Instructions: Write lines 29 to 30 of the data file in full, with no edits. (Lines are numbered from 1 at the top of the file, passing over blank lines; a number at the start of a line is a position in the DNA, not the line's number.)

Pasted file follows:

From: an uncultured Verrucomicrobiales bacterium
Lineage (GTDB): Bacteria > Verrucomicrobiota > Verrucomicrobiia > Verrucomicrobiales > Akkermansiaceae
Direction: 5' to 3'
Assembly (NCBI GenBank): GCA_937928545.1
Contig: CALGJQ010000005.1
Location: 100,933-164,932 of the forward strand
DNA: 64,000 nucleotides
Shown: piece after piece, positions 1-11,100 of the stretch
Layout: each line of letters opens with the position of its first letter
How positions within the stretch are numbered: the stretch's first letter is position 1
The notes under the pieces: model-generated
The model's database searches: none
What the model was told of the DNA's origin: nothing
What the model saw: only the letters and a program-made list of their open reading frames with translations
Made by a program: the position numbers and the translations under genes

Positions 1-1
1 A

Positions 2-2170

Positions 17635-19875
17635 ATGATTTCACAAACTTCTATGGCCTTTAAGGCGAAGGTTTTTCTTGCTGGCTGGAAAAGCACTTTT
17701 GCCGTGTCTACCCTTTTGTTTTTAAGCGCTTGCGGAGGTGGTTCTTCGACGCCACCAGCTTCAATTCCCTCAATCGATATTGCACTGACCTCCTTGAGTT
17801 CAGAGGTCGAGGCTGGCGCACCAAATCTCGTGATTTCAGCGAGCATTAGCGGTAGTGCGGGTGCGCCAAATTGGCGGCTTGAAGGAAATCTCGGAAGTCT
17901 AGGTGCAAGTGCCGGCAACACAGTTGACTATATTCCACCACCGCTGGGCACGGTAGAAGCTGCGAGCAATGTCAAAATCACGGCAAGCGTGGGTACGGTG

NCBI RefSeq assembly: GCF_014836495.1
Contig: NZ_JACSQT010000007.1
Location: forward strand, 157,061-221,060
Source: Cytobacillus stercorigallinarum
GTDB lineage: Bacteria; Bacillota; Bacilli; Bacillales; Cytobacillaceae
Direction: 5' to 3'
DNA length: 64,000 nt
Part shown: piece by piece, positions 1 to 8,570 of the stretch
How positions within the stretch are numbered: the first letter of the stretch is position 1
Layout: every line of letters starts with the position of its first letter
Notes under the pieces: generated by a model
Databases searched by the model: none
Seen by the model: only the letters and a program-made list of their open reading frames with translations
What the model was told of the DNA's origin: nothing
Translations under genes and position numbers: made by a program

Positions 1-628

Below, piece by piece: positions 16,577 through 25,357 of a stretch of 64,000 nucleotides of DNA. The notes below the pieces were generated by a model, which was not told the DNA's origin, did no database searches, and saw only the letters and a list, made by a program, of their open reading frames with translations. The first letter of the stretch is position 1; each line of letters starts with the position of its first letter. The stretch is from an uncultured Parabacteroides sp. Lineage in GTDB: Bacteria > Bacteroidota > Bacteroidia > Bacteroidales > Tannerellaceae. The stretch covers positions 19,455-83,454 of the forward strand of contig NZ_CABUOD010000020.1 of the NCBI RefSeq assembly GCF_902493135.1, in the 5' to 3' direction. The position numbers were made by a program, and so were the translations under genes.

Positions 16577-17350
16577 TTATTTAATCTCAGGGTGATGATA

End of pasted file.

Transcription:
Direction: 5' to 3'
DNA length: 64,000 nt